The desert Lupine is native to the Mojave, to the deserts of California and Nevada as well as New Mexico, Arizona and parts of Texas.
It does not like higher altitudes but will grow along the road in the desert as well as on slopes and even the tops of the mesa.
It has a pale blue flower which can be blue, purple or lilac, and it stands tall on a small upright stem. The petals have a yellow spot which will change to red when the plant has been pollinated.
The upper petal is called a banner petal while the two bottom ones are called the Keel. They have hair on the bottom and curve up slightly.
They bear seed pods which, when ripe will blow up, and seeds explode everywhere and scatter on the wind.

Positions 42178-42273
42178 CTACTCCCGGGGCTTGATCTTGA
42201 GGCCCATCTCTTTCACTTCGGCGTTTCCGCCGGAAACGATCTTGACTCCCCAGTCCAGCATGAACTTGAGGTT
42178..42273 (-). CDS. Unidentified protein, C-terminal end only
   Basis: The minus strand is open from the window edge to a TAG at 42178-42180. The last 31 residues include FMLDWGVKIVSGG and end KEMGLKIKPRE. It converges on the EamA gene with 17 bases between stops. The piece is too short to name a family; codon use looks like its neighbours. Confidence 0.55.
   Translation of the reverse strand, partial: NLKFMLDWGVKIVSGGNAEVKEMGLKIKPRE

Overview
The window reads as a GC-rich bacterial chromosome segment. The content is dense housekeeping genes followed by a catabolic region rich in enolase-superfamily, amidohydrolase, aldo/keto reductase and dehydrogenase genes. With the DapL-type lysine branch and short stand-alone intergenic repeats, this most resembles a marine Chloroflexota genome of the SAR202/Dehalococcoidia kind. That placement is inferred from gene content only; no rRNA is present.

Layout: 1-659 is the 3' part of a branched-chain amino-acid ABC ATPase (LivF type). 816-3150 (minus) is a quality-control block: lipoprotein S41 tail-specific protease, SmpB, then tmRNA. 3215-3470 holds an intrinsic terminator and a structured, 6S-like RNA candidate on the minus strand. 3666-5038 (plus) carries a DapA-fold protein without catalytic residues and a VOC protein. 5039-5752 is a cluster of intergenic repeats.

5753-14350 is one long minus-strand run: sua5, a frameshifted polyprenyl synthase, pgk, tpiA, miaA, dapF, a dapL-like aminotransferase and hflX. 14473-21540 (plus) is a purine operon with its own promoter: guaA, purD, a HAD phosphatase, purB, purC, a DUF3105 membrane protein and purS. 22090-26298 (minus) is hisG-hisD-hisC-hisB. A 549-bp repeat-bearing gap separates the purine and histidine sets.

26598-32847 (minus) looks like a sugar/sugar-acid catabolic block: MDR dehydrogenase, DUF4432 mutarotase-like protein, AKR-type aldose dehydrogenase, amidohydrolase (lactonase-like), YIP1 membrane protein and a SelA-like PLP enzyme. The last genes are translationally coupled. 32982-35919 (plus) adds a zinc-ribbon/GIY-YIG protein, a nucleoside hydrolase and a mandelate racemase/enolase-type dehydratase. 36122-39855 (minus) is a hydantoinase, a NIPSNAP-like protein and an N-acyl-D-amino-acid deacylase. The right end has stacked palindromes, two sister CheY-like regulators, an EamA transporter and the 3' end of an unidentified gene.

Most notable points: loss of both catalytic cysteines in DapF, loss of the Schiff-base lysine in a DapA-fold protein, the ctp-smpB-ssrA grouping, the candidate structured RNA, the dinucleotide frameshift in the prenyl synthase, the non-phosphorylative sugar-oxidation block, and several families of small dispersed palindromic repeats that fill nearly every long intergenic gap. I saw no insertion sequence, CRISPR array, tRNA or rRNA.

Pale blue, 1/2-inch long blue to lilac flowers bloom on slender, erect stems January through May.
The upper petal (banner) has a yellow spot which changes to reddish after pollination. The two bottom petals (keel) are short, and wide; they are hairy on the bottom edge and curve upward to a slender tip. When ripe, seed pods explode, scattering their seed to the wind.
This flower is called an annual which means that it dies completely and the seeds will grow the new plants.
Desert Lupine will completely cover a field when it has been a rainy year, and even when it has not the Lupine will somehow compensate and will be plentiful in the deserts of the southwest.
Bees are drawn to Lupine, and it in turn relies on them to pollinate it.